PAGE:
Whenever Iâ€™ve been asked what my favourite match is, Iâ€™ve always found it difficult to bring myself to answer. My emotional half thinks Istanbul in 2005 (Liverpool â€“ Milan) or even Dortmund in 2001 (Liverpool â€“ Alaves), and my more pragmatic side suggests one of Rafael Benitezâ€™s more tactically nuanced displays. But when it comes down to it there is one game that springs out in my mind. And it was after this game that my brother and I coined a private joke between us of any time we saw a team that played attractive creative football weâ€™d refer to them as being â€˜Litmanenâ€™.
Iâ€™ve tried to explain it to family members and friends but they find it inexplicable, a qualification game between two nations thatÂ didnâ€™t qualify and were â€“ to some â€“ minor nations. But to me it was the final, European, display of true trequartista dominance that I witnessed.
Wales were the home side but lined up with a relatively defensive team, leaving Craig Bellamy upfront on his own to cause the kind of havoc that he is capable of against a relatively slow Finnish backline and then having Jason Koumas and Simon Davies providing support from the wings. Then they had a solid, if not particularly showy, midfield partnership of Joe Ledley and David Edwards who could provide a solid spine to the side. Behind them played Carl Fletcher whose role was to eliminate the threat posed by Jari Litmanen.
Finland lined up with in a shifting 4-2-3-1/4-4-1-1 with Johansson and Aleksei Eremenko pushing forward on the wings to support Mikael Forssell with Jari Litmanen playing in the hole behind. Roman Eremenko and Heikkinen again provided a solid midfield partnership in front of the back 4.
The key battle, tactically, was of course going to be between Fletcher and Litmanen for supremacy. But is would also be important for the Finnish wingers to push the Welsh fullbacks as much as possible and not allow them free reign to bomb down the flanks, which they both liked to do, and in limiting them they stifled the Welsh threat.
Another potent point of this game was the battle between youthful exuberance and experience, with Wales fielding a side with the average age of just over 24 and Finlandâ€™s having an average age of 30.5. Toshack had implemented a stringent youth policy upon the Welsh national team in his management and this team was a prime example of that, whilst it could be argued that many of the Finnish team were playing their swan song.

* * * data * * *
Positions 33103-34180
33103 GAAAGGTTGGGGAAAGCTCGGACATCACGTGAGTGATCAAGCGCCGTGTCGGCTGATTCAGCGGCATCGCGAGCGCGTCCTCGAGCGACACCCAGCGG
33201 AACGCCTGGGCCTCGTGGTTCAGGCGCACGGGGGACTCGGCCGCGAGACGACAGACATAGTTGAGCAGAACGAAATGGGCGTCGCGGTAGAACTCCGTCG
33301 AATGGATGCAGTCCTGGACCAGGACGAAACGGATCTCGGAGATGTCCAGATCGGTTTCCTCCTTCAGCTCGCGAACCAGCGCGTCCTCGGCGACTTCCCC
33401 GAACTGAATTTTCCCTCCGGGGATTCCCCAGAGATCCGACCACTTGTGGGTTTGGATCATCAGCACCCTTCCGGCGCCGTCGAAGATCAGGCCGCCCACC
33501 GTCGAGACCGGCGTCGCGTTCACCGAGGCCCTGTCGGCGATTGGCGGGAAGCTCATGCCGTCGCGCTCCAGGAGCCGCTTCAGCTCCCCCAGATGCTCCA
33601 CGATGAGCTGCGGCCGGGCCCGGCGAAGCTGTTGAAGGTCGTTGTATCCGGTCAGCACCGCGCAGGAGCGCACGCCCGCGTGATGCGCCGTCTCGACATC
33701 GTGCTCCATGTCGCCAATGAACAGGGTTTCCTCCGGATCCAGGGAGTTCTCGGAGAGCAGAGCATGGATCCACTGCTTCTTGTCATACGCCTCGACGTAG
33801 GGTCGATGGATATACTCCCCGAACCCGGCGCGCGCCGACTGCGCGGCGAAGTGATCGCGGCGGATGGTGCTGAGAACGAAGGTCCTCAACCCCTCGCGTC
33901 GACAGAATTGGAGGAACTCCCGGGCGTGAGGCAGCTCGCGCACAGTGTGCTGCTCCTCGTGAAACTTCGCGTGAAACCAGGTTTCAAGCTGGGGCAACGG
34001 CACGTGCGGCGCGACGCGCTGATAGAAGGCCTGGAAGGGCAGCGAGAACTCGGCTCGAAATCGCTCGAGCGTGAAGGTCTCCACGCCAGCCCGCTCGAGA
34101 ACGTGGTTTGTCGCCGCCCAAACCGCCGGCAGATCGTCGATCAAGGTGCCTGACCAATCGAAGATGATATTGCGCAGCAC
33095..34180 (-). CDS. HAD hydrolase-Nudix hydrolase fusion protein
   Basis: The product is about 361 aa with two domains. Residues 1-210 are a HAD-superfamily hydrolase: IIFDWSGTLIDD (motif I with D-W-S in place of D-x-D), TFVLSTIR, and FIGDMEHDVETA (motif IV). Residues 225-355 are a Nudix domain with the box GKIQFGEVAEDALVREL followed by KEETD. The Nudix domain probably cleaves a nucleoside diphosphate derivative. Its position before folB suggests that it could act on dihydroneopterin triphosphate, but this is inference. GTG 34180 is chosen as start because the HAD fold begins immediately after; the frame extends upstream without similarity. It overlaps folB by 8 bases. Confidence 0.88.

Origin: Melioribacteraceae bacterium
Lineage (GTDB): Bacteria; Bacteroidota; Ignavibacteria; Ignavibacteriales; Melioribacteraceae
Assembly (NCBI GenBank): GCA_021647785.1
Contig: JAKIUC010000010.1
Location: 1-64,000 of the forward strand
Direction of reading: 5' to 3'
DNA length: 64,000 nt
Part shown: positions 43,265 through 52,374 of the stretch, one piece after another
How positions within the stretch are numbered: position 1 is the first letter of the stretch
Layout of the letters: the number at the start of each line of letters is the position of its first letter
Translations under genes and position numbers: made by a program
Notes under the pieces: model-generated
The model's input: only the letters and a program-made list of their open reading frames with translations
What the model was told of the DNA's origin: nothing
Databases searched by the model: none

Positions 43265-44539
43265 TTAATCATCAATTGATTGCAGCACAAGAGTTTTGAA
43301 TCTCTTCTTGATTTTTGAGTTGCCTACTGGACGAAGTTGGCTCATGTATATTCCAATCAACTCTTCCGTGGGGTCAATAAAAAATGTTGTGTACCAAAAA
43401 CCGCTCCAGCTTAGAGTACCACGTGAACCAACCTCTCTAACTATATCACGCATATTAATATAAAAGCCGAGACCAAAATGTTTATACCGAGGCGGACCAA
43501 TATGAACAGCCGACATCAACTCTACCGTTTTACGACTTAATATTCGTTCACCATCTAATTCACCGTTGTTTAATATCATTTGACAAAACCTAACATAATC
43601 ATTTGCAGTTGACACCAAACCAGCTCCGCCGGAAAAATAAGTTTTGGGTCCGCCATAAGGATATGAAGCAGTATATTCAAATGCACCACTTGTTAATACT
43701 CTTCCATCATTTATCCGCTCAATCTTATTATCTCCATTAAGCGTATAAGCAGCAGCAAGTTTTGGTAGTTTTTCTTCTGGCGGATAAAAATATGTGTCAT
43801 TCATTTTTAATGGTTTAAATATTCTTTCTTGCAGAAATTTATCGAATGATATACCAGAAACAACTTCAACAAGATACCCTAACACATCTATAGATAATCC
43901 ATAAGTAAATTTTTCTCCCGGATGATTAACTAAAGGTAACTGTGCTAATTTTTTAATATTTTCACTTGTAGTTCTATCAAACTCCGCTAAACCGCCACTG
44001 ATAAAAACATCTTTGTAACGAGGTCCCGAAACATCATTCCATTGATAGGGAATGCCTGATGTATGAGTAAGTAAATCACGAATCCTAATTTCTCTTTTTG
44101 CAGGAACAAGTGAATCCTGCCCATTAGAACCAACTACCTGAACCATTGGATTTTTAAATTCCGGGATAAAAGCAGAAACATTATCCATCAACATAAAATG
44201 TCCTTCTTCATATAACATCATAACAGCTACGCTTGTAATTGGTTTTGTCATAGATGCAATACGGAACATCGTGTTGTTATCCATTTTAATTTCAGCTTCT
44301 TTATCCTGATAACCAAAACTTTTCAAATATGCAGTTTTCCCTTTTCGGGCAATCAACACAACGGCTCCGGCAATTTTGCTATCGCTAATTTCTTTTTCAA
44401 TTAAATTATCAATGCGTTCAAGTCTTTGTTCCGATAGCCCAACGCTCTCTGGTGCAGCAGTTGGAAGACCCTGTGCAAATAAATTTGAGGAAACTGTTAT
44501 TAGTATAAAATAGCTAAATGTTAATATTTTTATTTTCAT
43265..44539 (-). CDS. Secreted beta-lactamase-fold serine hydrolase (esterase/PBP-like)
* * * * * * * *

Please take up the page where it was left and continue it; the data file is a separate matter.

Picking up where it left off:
The first half consisted primarily of Finland probing the Welsh back line but without yielding much success. They had a lot of control of the match with Litmanen at the centre of the majority of their play and it was no surprise when he played the vital role in the first goal. He had managed to wriggle away from two Welsh challenges just inside his own half and played the ball out. The ball came back to him moments later and he played an inch perfect ball over Gareth Bale that Johansson ran onto and finished at a tight angle in spite of the on-rushing Hennessey, who had rashly come out.
Wales came out with and played with a quicker tempo at the start of the second half but as they pushed forward Finland were able to pick them apart with more ease. Johansson was a constant threat down the Finnish right as Gareth Baleâ€™s own special brand of tactical naivety left space in behind him and between him and Nyatanga, which Johansson was able to expose time and time again.
Wales were under siege for the majority of the second half with their Plan B coming undone and Finland managing to dominate, exposing Welsh weaknesses with Litmanen at the centre of everything for Finland. They created a lot of chances but their profligacy meant the scoreline didnâ€™t truly reflect the level of dominance they had. Their second goal came in the 90th minute when Shefki Kuqi finished well into the bottom corner after Walesâ€™ high line was caught out again.
The reason this match has always stuck in my head is primarily because of my age. I was too young to appreciate the golden age of the trequartistas and, like a young Argentine, romanticised about them incessantly. In the 21st century I have only managed to catch the twilight years of many of the best players of a generation and I suppose Litmanen is the only player of that ilk I got a major exposure to (due to his short time at my boyhood club Liverpool). As such he was already a player I had a great amount of respect for and this was the final bow of his that I would witness.
It was a game that would prove to be a throw back to a golden age of purely creative players that I felt I had missed with footballâ€™s ever expanding and dynamic shifting in terms of tactics and the way the game is played.
This kind of display was the antithesis of the English game when I was growing up and Litmanen was probably one of the first players I watched play who made me want to understand the game more. This is why this game was the best I have ever watched, because sometimes it doesnâ€™t matter about the context or the importance, sometimes itâ€™s just about being very Litmanen.